This synthetic pesticide is often found in mosquito-repellant clothing. It’s sold in a spray form to coat camping gear, clothing, etc.
Resembling DDT in its structural level, it accumulates in fatty tissues.
These chemicals easily cross the blood-brain-barrier. Though there are over 1,000 insecticides in this class, many are linked to endocrine disruption in the body.
Why Use Lavender in Bug Spray?
A lavender mosquito repellant is among the best ways to repel bugs naturally.
You would think that bugs would like the smell of lavender flowers. After all, humans do. But bugs are weird creatures (we already knew that, right?!). While bees do like lavender, most bugs such as mosquitoes and ticks DO NOT like the smell of lavender!
I wrote an article specifically on how lavender repels mosquitoes, that you’ll want to read if you definitely want to repel bugs naturally.
Does Witch Hazel Repel Bugs?
If you’ve been looking at homemade bug spray recipes you’ll notice that they usually contain one of three ingredients:
- Witch hazel
Why? Well none of these ingredients actually repel bugs on their own. So they are not the key ingredient to worry about.
Witch hazel, along with vodka or vinegar, acts as a carrier. You should not apply essential oils directly to your skin. So you need the essential oil ingredients to be mixed with another main ingredient to act as the carrier.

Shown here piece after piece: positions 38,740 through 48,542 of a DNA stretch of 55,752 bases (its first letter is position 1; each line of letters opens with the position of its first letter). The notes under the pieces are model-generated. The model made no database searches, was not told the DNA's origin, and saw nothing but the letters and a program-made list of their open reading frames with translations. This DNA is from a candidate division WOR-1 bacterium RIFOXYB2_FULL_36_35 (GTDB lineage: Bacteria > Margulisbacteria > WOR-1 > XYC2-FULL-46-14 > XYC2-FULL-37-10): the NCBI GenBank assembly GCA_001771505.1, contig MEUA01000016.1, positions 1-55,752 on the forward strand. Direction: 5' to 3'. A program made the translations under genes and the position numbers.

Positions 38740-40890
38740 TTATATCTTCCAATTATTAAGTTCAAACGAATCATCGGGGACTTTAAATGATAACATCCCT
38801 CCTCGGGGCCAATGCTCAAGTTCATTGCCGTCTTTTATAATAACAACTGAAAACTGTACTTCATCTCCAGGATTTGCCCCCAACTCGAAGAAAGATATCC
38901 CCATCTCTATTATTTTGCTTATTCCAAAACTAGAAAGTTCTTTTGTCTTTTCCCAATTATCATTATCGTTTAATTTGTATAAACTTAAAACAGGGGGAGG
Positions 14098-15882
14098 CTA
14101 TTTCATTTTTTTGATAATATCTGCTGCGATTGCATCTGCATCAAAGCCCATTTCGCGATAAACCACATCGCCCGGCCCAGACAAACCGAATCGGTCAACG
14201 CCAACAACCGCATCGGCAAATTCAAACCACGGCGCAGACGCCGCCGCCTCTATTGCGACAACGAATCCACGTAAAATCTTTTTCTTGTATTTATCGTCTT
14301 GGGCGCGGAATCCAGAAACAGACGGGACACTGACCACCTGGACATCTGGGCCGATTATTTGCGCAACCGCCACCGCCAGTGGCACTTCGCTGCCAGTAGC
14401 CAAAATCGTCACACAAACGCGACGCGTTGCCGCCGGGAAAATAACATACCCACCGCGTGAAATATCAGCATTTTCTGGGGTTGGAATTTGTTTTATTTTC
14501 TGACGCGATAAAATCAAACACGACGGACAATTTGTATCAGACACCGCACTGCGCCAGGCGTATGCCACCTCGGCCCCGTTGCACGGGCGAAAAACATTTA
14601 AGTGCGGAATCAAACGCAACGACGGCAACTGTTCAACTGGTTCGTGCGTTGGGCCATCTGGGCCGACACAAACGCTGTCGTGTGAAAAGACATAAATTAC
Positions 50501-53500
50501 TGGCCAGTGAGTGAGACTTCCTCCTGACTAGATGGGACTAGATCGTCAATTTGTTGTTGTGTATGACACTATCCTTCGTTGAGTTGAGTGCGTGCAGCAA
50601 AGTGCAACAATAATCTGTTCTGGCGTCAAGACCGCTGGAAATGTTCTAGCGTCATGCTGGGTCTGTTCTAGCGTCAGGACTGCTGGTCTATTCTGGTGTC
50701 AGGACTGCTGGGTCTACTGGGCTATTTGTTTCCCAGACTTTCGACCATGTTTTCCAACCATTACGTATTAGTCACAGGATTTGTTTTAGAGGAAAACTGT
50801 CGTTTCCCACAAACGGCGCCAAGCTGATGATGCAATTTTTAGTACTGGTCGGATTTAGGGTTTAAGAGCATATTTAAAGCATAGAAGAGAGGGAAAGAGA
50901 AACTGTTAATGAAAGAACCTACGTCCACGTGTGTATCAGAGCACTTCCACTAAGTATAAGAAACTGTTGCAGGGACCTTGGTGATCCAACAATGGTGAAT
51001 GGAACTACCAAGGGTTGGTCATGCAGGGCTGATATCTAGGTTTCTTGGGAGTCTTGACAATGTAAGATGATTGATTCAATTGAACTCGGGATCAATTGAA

Witch hazel tends to be safer for your skin (if not a little drying, though). In fact, it’s commonly used in skin toner recipes.
Vodka can be used instead, but it’s more expensive and maybe not so great to spray on your body and your kid’s skin.
Vinegar works, too, but many people don’t like the smell of vinegar.
- Add the witch hazel to the bottle(s) and then carefully add the essential oils one at a time. You can use a small funnel for this if you would like.
- Screw all of the caps and lids on tightly and then shake the spray bottle.
- Some separation is natural so simply shake each time before using.
- As with any bug spray, avoid spraying in eyes, nose or mouth.
- Shake well before using.
- Apply outdoors.